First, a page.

3. The historical circumstances in which the NOR has been drafted, revised, and ratified, with particular reference to the motives – ecumenical and otherwise highly un-Catholic – of those responsible for the Rite, or the Historical Context of the NOR. (One might note, here, with regard to the celebration of this or that Rite of Mass, within which celebration, ordinations are carried out, that this celebration would constitute what might be termed a remote Liturgical Context for the relevant Ordination Form. The celebration of the particular Rite of Mass, would play its own part, in the imparting of the determination to the Ordination Form.)

Objection 1. The omission of the conjunction "ut" from the Form of the Latin version of the NOR, is too indeterminate to bring about a change in the doctrinal meaning of the Form.

Reply. Even if it is conceded that the relevant omission brings about no doctrinal change (and not all would concede this), the fact remains that any wilful change in the wording of a Catholic (as opposed to a non-Catholic Christian) Sacramental Form, introduces an at least practical doubt, as to the signification attached to the Form. To quote from the Catechism of the Council of Trent, the Chapter on the Sacraments:

"In... the Sacraments of the New Law... the Form is so definite, that any, even a casual deviation from it renders the sacrament null; and it is therefore expressed in the clearest terms, and such as exclude the possibility of doubt..."

Objection 2. The conjuction "ut" is not found in the relevant Form, in the original Latin text of the 7th century Leonine Sacramentary. Michael Davies, in his book The Order of Melchisedech: A Defence of the Catholic Priesthood published in 1993, points out (on page 238) that the omission of the "ut" from the Form of the NOR, constitutes a "restoration" of the Priestly Ordination Form to the condition it is in the Leonine Sacramentary.

Reply. Concerning Objection 2, the exact status of the Leonine Sacramentary must be examined. Mgr. L. Duchesne, in his book Christian Worship, published 1949, states (on pages 135-144) that the Leonine Sacramentary is a huge private compilation, put together in a disorderly manner, with a vast amount of superfluous matter, with mutilations in the compilation. Andrew Fortescue, in his book The Mass published 1955, describes the Leonine Sacramentary in the same way as the aforementioned author, and also comments (on page 118 of his book) that the Leonine Sacramentary "is not a book drawn from liturgical use." In the Catholic Encyclopaedia, 1910 edition, Volume IX, in the article on Liturgical Books, page 297, it is stated that only one manuscript copy of the Leonine Sacramentary is known, and also that this Sacramentary "is not a book compiled for use at the altar – the hopeless confusion of its parts showing this." But even if it were to be established that the Leonine Sacramentary was in official use, in the 7th Century, that which sufficed for valid signification in the 7th century, would not necessarily thus suffice, at this our own time, because today, the intervening thirteen centuries of liturgical development have to be taken into account, with regard to valid signification. The clear purpose of the modern omission of the "ut", is that the omission is a wilful introduction of one element of de-stabilisation, into one of the two most sacred, and most strictly established (in the canonical sphere) parts of the Priestly Ordination Rite.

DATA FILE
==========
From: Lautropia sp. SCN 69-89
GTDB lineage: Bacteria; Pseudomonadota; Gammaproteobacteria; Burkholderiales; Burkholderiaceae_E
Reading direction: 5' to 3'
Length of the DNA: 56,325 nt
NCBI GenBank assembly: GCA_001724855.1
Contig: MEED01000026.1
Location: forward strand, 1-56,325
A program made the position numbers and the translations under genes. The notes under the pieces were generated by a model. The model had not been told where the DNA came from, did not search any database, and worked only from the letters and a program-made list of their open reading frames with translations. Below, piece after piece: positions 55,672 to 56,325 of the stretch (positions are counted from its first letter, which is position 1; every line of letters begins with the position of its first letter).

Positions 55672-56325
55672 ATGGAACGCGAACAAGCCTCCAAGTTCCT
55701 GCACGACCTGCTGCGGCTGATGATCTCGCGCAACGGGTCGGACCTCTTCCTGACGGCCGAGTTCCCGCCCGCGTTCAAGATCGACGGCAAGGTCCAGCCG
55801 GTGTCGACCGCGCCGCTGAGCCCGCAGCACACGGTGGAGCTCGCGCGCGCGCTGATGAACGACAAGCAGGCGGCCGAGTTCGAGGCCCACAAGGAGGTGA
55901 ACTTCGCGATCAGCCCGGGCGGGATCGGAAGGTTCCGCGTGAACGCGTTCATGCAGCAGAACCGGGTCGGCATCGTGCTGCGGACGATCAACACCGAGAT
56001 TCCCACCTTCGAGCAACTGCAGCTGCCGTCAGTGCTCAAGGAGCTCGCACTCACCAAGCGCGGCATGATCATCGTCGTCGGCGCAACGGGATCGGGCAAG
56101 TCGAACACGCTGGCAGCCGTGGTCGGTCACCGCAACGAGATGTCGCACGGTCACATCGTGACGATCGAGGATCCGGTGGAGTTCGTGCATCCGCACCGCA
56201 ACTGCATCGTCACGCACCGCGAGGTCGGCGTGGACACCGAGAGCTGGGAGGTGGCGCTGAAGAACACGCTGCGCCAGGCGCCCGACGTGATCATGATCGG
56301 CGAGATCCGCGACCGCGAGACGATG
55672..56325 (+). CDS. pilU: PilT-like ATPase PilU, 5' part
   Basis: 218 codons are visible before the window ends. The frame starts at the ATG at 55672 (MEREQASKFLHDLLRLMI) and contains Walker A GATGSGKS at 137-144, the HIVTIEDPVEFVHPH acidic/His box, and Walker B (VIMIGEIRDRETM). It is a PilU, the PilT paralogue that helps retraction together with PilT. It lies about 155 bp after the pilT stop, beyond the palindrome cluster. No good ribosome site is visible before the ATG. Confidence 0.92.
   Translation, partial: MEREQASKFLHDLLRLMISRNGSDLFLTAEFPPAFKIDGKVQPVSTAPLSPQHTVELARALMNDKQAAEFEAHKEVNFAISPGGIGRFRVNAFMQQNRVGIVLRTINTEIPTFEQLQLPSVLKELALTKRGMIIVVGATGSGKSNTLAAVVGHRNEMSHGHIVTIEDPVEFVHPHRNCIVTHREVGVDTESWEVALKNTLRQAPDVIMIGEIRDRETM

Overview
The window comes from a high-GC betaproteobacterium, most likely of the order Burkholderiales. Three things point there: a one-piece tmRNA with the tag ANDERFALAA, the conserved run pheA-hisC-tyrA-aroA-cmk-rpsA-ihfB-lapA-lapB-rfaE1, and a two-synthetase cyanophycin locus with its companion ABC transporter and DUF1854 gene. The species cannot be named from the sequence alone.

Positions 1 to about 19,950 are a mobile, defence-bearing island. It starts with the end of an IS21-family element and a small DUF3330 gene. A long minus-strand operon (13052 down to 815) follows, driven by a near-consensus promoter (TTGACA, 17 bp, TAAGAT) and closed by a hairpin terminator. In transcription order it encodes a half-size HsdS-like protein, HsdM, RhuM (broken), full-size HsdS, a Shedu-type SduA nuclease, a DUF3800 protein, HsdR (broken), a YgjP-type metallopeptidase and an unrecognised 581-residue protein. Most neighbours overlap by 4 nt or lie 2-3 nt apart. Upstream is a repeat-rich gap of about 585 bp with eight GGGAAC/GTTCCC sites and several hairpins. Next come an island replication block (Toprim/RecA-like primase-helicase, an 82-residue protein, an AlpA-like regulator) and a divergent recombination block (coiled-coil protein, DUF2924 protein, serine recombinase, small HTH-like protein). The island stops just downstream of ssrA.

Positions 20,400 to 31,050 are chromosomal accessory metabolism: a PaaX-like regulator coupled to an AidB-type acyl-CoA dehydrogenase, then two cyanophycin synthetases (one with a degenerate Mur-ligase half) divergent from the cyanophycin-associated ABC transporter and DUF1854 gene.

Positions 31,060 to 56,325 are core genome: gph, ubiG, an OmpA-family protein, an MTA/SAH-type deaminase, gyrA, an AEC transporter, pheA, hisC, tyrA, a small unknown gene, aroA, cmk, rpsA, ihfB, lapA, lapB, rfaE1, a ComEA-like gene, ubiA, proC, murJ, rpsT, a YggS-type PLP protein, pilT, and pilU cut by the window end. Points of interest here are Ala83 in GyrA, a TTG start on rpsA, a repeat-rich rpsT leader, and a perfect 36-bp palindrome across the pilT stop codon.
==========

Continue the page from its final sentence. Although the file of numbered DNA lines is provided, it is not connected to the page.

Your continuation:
Objection 3. The Catechism of the Council of Trent, in the Chapter on the Sacraments, states:

"To (the Matter and Form)... are added certain ceremonies... If at any time... (these) be omitted, the Sacrament is not thereby invalidated, since the ceremonies do not pertain to its essence."

Reply. In order to establish the significance of the above text, in relation to the question of whether or not the NOR is valid, one must first ascertain what exactly the original drafters and authorisers of the Catechism of the Council of Trent intended the text to mean. One will therefore have to first view the text within the context, of that stage of doctrinal understanding and of liturgical development, which the Church had reached, in the sixteenth century, when the Catechism was first produced. In this connection one will need to note, that in practice, in the sixteenth century, the Church had never omitted additional ceremonial from Ordination Rites. One will secondly need to bear in mind, that one should seek for the true answer to any Catholic question, not by stabbing at this or that text and perhaps taking the same out of context, but by taking into account the whole of relevant, understood Catholic truth, and Catholic practice, and by making sure that the answer one arrives at is not in any degree opposed to these same.